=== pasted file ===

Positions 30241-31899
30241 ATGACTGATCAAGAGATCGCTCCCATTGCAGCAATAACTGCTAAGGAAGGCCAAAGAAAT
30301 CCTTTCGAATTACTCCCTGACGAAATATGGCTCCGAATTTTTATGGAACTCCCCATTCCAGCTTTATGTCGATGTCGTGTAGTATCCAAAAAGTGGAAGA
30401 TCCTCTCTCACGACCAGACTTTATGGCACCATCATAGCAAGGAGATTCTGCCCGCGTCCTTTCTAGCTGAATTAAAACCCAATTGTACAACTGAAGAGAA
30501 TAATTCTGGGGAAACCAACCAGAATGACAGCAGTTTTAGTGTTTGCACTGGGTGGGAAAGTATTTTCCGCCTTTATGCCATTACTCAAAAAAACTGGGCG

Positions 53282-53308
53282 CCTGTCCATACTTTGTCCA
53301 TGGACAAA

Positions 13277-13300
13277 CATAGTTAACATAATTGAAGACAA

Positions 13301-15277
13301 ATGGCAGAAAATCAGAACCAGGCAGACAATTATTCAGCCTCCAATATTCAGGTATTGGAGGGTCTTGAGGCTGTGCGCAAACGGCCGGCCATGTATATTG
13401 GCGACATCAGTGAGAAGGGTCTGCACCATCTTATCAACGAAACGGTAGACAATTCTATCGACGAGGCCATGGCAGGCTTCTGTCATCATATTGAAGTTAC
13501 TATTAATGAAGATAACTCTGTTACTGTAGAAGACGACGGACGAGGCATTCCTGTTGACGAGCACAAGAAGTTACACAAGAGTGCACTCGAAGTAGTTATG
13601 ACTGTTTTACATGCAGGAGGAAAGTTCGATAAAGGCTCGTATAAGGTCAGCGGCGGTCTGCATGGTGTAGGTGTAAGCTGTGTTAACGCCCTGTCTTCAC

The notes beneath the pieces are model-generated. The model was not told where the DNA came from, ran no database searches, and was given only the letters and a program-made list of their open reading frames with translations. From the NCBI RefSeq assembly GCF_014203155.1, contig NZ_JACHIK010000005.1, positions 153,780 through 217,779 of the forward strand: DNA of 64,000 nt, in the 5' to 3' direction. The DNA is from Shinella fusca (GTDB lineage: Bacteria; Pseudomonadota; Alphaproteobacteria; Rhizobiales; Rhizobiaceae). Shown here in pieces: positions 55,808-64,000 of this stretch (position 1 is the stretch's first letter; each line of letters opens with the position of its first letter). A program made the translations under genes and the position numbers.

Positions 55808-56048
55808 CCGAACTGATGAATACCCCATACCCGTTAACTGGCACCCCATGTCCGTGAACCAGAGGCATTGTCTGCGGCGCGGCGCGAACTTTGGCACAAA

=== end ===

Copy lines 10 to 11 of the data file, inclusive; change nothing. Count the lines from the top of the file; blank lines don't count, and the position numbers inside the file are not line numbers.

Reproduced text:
13277 CATAGTTAACATAATTGAAGACAA

Positions 13301-15277